• 8. PAGE 8 • Clicks per Clicker: This metric is a clear indicator of recipient activity on your email message. Here, the difference between high and low performers is less pronounced than in other categories, but the top quartile still tallied 23 percent more clicks per clicker than the median rate. Strong performers in the industry verticals include retail, computer hardware, education, and media and publishing, with top-quartile companies for each tallying slightly more than 2 clicks per clicker. In contrast with other metrics covered in this study, clicks per clicker measures consumer behavior, not marketer-defined metrics. Email messages with higher clicks per clicker usually reflect content that gives consumers several options to generate multiple unique clicks in a single message, or useful content the recipient wants to retain and consult more than once. MESSAGE SIZE Overview As with subject line length, there isn’t a onesize-fits-all solution to optimizing message size. Message context, corporate branding, message length and the amount of HTML and images used will determine how large a message your email becomes. On desktop computers connected to the home or corporate network, message size is of little consequence — an email of 200KB might load in roughly the same time as a 40KB message. Optimizing for message size becomes more important as more recipients view your messages on smartphones connected to a cell network with only two bars of coverage or less, not just to avoid long load times but also to keep messages from being truncated, or cut off due to size. Truncation forces the reader to click again to read your full message. Keeping your most important content higher up in the email becomes key if you can’t slim down your messages. A recent rule of thumb is to keep email messages in the 50KB range to ensure they load quickly. While many companies send emails of 80KB to 120KB or more with no issues, optimizing message size may become more important as a growing percentage of your subscribers read your emails on mobile devices. Observations The majority of companies in our study are keeping messages below 40KB with a median size of 15.9KB — a good size that should load fairly quickly regardless of viewing platform. Note that for this metric we’ve labeled the top and bottom quartiles as “Smallest” and “Largest,” because we have no optimal numeric size. However, a message of only a few kilobytes is likely a text-only message and might significantly underperform versus a comparable but HTMLdesigned message many times larger. MESSAGE SIZE (by Country/Region) Message Size (kilobytes) Overall U.S. EMEA Canada APAC Mean 18.3 17.3 22.2 16.1 20.9 Median "Smallest" Quartile 15.9 14.9 18.8 13.6 19.5 "Largest" Quartile 6.4 6.4 6.8 4.2 5.5 35.1 35.1 36.0 31.2 33.7 MESSAGE SIZE (by Industry) Message Size (kilobytes) Nonprofits Computer Hardware, Telecom & Electronics Computer Software Consumer Products Consumer Services Education Financial Services Healthcare Travel & Leisure Media & Publishing Real Estate & Construction Retail Corporate Services Industrial Manufacturing & Services Mean 23.7 17.4 14.0 14.6 19.6 16.0 17.4 19.1 12.3 18.8 18.8 20.8 23.7 15.1 Median 19.6 17.3 12.4 12.6 17.7 15.8 13.6 12.6 11.8 16.8 16.0 16.8 19.1 12.7 "Smallest" Quartile 6.1 6.7 6.9 6.3 5.1 6.9 6.9 6.7 6.8 4.1 9.6 7.1 7.0 6.6 "Largest" Quartile 40.5 37.2 26.5 33.6 33.7 27.9 37.9 40.6 30.8 34.3 33.0 36.6 41.6 33.9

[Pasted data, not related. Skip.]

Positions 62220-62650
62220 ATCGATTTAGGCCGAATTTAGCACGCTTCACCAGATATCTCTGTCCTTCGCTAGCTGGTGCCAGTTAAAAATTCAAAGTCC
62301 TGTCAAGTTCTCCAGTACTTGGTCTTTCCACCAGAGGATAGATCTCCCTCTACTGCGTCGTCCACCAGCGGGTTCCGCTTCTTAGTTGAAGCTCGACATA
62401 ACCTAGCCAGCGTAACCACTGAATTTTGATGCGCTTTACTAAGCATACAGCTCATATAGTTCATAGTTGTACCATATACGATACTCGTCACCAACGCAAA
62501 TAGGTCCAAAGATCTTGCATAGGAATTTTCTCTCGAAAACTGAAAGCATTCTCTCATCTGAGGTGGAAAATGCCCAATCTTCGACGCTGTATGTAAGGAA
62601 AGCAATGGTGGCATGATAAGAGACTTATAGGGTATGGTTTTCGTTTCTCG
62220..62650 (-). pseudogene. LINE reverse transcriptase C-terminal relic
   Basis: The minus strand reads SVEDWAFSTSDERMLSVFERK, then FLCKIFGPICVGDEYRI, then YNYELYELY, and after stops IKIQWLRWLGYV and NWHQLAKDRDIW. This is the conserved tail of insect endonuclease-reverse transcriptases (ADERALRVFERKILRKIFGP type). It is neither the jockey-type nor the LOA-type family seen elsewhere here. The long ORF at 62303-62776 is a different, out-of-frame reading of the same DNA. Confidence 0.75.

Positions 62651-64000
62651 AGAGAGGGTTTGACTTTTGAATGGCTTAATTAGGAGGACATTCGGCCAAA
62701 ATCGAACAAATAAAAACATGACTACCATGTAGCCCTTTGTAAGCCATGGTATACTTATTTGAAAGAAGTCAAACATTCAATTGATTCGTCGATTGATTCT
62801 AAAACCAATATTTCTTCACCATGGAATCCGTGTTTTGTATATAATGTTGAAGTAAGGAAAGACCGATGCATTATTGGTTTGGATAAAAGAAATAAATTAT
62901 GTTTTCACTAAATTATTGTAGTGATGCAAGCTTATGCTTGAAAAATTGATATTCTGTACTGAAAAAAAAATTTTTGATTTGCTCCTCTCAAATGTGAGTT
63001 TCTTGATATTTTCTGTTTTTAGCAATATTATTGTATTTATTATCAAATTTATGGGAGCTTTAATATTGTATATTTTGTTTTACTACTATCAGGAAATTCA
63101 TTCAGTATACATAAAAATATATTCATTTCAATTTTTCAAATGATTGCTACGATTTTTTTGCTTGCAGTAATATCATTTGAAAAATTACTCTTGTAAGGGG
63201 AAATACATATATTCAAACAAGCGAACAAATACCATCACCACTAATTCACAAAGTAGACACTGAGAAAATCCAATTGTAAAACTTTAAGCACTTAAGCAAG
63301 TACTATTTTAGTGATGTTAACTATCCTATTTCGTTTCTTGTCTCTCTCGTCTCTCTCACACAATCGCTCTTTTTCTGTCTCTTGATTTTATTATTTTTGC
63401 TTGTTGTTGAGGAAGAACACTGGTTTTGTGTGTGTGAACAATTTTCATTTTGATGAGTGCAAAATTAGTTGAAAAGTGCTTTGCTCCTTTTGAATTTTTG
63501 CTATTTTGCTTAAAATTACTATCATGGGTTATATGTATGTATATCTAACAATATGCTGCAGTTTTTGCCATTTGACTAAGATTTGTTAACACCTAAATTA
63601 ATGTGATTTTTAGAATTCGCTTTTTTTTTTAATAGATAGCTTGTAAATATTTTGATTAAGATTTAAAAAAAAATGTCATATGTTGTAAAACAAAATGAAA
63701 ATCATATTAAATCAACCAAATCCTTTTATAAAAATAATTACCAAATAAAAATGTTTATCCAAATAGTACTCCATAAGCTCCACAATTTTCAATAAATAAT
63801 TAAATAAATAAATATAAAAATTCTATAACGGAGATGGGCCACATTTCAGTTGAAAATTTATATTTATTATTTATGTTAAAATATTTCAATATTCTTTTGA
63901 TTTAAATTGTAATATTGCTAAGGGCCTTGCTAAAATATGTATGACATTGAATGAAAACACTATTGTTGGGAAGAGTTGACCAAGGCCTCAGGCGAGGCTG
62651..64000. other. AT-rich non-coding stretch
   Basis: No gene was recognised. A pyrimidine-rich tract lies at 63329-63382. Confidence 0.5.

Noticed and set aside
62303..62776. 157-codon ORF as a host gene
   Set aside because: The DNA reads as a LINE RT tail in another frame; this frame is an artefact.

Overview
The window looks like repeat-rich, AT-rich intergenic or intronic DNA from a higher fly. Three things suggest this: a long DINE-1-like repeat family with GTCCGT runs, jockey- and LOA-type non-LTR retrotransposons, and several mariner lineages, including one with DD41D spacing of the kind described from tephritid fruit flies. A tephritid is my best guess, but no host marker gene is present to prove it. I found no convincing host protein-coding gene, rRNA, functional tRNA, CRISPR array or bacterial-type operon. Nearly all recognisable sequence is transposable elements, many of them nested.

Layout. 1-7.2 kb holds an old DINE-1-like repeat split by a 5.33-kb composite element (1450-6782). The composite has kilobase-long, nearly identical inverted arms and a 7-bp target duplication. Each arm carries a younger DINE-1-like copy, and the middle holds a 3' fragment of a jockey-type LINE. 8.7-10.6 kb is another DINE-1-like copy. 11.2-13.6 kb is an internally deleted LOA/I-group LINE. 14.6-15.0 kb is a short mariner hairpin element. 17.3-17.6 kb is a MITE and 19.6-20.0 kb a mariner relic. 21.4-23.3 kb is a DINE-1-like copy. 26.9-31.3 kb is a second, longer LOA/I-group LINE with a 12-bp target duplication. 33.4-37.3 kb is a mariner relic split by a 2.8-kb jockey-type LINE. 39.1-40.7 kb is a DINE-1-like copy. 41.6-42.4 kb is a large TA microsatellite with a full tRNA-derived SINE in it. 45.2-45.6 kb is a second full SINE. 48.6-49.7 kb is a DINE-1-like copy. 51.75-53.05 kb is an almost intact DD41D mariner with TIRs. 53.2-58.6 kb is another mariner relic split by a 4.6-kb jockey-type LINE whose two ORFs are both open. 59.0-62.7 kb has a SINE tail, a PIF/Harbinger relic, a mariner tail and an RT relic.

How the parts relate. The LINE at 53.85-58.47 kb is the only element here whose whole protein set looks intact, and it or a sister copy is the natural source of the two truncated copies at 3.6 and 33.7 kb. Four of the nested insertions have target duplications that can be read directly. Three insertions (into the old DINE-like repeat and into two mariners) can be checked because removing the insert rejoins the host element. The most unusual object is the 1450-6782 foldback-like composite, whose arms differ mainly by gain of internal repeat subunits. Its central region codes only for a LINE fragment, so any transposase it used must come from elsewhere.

• 9. PAGE 9 LIST CHURN METRICS Overview The unsubscribe rate and spam (abuse) complaint rate measure reader disengagement: Does your email program (or specific messages) match what your subscribers expected when they signed up for your emails? relevant to them. Or, they want to change email addresses or preferences but see no option but to leave. In contrast, the spam complaint is an immediate red flag. Your subscriber doesn’t want your email message and can’t find or doesn’t trust your unsubscribe process enough to use it to leave the list. In general, unsubscribers are telling you that your program has missed the mark or no longer meets their needs, usually because your emails aren’t The hard bounce rate measures permanent delivery errors: How many email messages were undelivered because the addresses either don’t HARD BOUNCE RATES (by Country/Region) Hard Bounce Rate Overall U.S. EMEA Canada APAC Mean 2.2% 2.3% 1.7% 1.9% 3.7% Median 0.8% 0.8% 0.6% 0.7% 1.2% Top Quartile 0.1% 0.1% 0.1% 0.1% 0.1% Bottom Quartile 6.9% 7.0% 5.7% 6.4% 9.5% Mean 1.7% 3.2% 2.8% 2.0% 1.8% 3.7% 2.2% 2.1% 2.1% 1.9% 1.1% 1.3% 2.0% 2.0% Median 0.4% 1.3% 1.3% 1.0% 0.5% 1.1% 1.0% 1.4% 0.8% 0.4% 0.6% 0.2% 0.9% 1.1% Top Quartile 0.1% 0.1% 0.2% 0.1% 0.1% 0.1% 0.2% 0.1% 0.2% 0.1%  0.2% 0.1% 0.1% 0.1% Bottom Quartile 9.0% 8.0% 6.9% 4.1% 6.4% 9.4%  6.1% 6.0% 6.5% 8.3% 4.8% 7.4% 5.7% 4.7% HARD BOUNCE RATES (by Industry) Hard Bounce Rate Nonprofits Computer Hardware, Telecom & Electronics Computer Software Consumer Products Consumer Services Education Financial Services Healthcare Travel & Leisure Media & Publishing Real Estate & Construction Retail Corporate Services Industrial Manufacturing & Services  Strongest performer  Weakest performer exist or belong to closed accounts? A high bounce rate indicates problems with accurate data collection at opt-in as well as with email address churn among subscribers. Each of these rates can be negligible by itself, but when added together during a year of message deliveries, they can cost you a quarter to a half of your list. In our study, a high bounce rate is definitely a feature common to low-performing companies. The hard bounce rate is below 1 percent for both the overall median and top-quartile companies but shoots up to nearly 10 percent in some industry verticals. Observations The bounce rate highlights the difference between email’s top performers and its median or bottom performers. Top-performing companies had hard bounce rates roughly one-seventieth that of bottom performers – which, when mailing to a list of 500,000, would be the difference between 500 hard bounces and 35,000. This indicates that top performers are likely more vigilant about verifying email addresses before adding them to the database and about performing list hygiene to remove undeliverable addresses. The result is that they have to spend a lot less time and money reacquiring them. Across industries, top-quartile performers were very consistent, with all segments falling in the 0.1 percent to 0.2 percent range.